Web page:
Numerous studies have documented the existence of marked racial/ethnic disparities in the utilization of joint replacement in the management of osteoarthritis (OA). African-Americans (AA) are about 40 percent less likely than white patients to receive joint replacement for lower extremity OA, and this disparity is enduring based on the latest report from the CDC. Our research team published evidence demonstrating that, compared to similar white patients, AA candidates for joint replacement differ in their preferences for joint replacement and that these differences are primarily shaped by differences in knowledge and understanding about the treatment risks/benefits and expectations about surgical outcomes. Furthermore, doctor-patient communication for preference-sensitive treatments such as joint replacement is bi-directional and the content of the communication and the decisions are influenced by patient's baseline attitudes and preferences as well as their ability to engage in the discussion. There is preliminary evidence that baseline differences in preference, knowledge, and expectations regarding this treatment impact the quality of communication between AA patients and orthopaedic surgeons and consequently reduce AA patients'likelihood of receiving a recommendation for joint replacement. More research is needed to assess specific interventions to help empower AA patients in their communication with orthopaedic surgeons and improve their likelihood of receiving a recommendation for knee replacement when clinically indicated. We propose a randomized controlled trial is to assess the effect of a high-quality, evidence-based, patient-centered educational intervention supplemented with targeted counseling on the quality of communication between AA patients and orthopaedic surgeons and on the likelihood of receiving a recommendation for knee joint replacement when clinically indicated. AA patients who are potential candidates for knee joint replacement who have been referred to orthopaedic surgery will be randomized to undergo either an educational intervention using the Knee OA Decision Aid (DA) supplemented with brief counseling using the Motivational Interviewing (MI) technique or an attention control treatment. We will assess the effect of the intervention on quality of doctor- patient communication and likelihood of receiving a recommendation for knee joint replacement within 6 months of the intervention. The central hypothesis of this proposal is that orthopaedic surgeon-patient communication and decision-making about joint replacement can be improved by better informing the patients using a high quality, evidence-based, patient-centered educational intervention delivered at the time of decision-making. Therefore, the primary specific aims of this proposal are: 1) To examine the effect of the intervention on the AA patient's quality of communication with the orthopaedic surgeon, and 2) To examine the effect of the intervention on the likelihood of receiving a recommendation for knee joint replacement when clinically indicated.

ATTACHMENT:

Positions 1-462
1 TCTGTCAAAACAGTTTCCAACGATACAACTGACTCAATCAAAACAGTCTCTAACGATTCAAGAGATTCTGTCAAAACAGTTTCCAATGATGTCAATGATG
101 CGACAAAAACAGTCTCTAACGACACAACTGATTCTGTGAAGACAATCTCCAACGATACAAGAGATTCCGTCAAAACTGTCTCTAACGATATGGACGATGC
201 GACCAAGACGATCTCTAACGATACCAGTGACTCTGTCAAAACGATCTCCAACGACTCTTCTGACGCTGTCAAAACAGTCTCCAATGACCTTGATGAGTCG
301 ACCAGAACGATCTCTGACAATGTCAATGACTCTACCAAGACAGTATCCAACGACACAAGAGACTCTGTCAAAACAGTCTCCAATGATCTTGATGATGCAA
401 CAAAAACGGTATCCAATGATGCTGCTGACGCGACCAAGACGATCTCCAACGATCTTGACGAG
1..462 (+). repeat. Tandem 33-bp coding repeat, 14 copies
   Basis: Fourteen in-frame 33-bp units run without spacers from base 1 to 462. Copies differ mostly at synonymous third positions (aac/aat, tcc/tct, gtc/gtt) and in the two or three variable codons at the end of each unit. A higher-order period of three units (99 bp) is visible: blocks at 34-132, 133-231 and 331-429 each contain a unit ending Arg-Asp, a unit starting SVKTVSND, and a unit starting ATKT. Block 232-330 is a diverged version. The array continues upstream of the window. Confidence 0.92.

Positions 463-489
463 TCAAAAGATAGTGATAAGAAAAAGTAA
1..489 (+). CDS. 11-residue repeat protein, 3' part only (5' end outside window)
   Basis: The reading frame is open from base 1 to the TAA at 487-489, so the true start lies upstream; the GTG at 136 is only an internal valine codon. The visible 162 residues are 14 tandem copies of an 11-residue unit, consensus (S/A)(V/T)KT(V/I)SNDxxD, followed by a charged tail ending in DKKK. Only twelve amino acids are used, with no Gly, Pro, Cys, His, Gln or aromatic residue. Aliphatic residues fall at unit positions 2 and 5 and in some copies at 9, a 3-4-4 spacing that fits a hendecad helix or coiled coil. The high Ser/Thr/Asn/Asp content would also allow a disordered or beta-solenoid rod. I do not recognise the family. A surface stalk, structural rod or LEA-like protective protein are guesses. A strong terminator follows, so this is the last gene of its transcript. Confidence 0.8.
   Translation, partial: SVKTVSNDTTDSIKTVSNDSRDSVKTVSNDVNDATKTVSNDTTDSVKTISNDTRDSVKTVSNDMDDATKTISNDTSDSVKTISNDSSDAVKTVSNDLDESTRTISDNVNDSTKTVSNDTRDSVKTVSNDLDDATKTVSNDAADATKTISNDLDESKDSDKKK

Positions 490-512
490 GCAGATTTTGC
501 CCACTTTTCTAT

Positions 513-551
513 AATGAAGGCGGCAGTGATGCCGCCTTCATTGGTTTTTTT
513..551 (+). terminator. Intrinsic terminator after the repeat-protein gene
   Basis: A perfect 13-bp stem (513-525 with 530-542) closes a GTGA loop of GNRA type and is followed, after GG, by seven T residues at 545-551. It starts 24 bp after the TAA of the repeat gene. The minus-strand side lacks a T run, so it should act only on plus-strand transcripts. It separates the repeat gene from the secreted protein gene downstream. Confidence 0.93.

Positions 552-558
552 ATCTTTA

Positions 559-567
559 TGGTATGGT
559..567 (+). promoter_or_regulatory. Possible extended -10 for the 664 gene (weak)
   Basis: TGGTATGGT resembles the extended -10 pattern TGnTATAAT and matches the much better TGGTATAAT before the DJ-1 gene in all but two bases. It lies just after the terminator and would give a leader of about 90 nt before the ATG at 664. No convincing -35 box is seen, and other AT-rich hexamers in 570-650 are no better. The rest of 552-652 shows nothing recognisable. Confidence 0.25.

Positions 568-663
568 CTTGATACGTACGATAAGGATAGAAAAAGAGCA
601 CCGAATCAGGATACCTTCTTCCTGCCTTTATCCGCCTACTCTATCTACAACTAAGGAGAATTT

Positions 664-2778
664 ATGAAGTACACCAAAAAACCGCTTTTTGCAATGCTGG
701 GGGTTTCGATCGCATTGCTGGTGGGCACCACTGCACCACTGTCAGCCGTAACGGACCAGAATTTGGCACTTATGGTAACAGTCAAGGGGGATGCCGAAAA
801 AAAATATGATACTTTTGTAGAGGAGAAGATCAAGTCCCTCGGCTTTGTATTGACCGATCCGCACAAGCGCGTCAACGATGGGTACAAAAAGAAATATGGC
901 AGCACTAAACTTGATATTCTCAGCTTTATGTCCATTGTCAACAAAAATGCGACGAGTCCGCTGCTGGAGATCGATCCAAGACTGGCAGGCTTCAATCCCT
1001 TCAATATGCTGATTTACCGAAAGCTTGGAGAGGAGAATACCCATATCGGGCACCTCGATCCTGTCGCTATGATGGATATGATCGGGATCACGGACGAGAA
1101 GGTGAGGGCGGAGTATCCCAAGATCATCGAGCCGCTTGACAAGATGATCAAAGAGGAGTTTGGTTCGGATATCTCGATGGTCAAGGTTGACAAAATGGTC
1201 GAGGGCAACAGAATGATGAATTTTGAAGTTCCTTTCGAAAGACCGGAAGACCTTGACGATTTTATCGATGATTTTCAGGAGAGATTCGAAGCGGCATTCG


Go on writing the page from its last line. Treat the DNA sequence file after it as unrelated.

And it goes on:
Numerous studies have documented the existence of marked racial/ethnic disparities in the utilization of knee replacement, an effective and highly utilized treatment option for advanced knee osteoarthritis. This study will provide one of the first patient-centered interventions in the orthopedic setting designed to mitigate racial/ethnic disparity in access to joint replacement for patients who meet clinical indications for the treatment. The results of this study will not only inform the nation on strategies to reduce or eliminate one of most marked disparities in chronic disease management, but will also provide opportunities to improve quality of care for large segment of our society.